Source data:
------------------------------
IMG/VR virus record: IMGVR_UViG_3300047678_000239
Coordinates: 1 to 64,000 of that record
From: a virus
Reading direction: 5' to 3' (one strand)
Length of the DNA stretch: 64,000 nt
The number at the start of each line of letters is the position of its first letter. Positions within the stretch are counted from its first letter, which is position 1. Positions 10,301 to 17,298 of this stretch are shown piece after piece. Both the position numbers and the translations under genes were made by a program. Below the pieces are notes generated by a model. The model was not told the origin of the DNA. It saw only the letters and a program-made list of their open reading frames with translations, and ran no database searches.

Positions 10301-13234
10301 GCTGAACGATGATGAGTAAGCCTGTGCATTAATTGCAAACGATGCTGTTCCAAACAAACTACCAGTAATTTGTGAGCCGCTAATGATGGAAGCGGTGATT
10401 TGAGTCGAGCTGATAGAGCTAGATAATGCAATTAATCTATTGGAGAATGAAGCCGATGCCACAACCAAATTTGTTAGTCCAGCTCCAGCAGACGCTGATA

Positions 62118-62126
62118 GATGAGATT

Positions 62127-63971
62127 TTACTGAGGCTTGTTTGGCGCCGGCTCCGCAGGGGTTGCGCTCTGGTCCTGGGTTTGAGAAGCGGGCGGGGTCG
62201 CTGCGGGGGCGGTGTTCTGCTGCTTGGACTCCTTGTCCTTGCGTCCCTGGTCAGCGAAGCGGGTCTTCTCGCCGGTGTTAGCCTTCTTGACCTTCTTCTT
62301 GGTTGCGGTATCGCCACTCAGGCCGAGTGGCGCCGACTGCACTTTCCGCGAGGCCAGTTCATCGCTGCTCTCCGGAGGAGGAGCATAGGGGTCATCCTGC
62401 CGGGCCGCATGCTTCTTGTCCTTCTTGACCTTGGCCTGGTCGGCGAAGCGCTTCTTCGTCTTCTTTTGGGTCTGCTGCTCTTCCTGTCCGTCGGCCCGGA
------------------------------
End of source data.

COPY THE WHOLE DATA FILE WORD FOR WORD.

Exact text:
IMG/VR virus record: IMGVR_UViG_3300047678_000239
Coordinates: 1 to 64,000 of that record
From: a virus
Reading direction: 5' to 3' (one strand)
Length of the DNA stretch: 64,000 nt
The number at the start of each line of letters is the position of its first letter. Positions within the stretch are counted from its first letter, which is position 1. Positions 10,301 to 17,298 of this stretch are shown piece after piece. Both the position numbers and the translations under genes were made by a program. Below the pieces are notes generated by a model. The model was not told the origin of the DNA. It saw only the letters and a program-made list of their open reading frames with translations, and ran no database searches.

Positions 10301-13234
10301 GCTGAACGATGATGAGTAAGCCTGTGCATTAATTGCAAACGATGCTGTTCCAAACAAACTACCAGTAATTTGTGAGCCGCTAATGATGGAAGCGGTGATT
10401 TGAGTCGAGCTGATAGAGCTAGATAATGCAATTAATCTATTGGAGAATGAAGCCGATGCCACAACCAAATTTGTTAGTCCAGCTCCAGCAGACGCTGATA

Positions 62118-62126
62118 GATGAGATT

Positions 62127-63971
62127 TTACTGAGGCTTGTTTGGCGCCGGCTCCGCAGGGGTTGCGCTCTGGTCCTGGGTTTGAGAAGCGGGCGGGGTCG
62201 CTGCGGGGGCGGTGTTCTGCTGCTTGGACTCCTTGTCCTTGCGTCCCTGGTCAGCGAAGCGGGTCTTCTCGCCGGTGTTAGCCTTCTTGACCTTCTTCTT
62301 GGTTGCGGTATCGCCACTCAGGCCGAGTGGCGCCGACTGCACTTTCCGCGAGGCCAGTTCATCGCTGCTCTCCGGAGGAGGAGCATAGGGGTCATCCTGC
62401 CGGGCCGCATGCTTCTTGTCCTTCTTGACCTTGGCCTGGTCGGCGAAGCGCTTCTTCGTCTTCTTTTGGGTCTGCTGCTCTTCCTGTCCGTCGGCCCGGA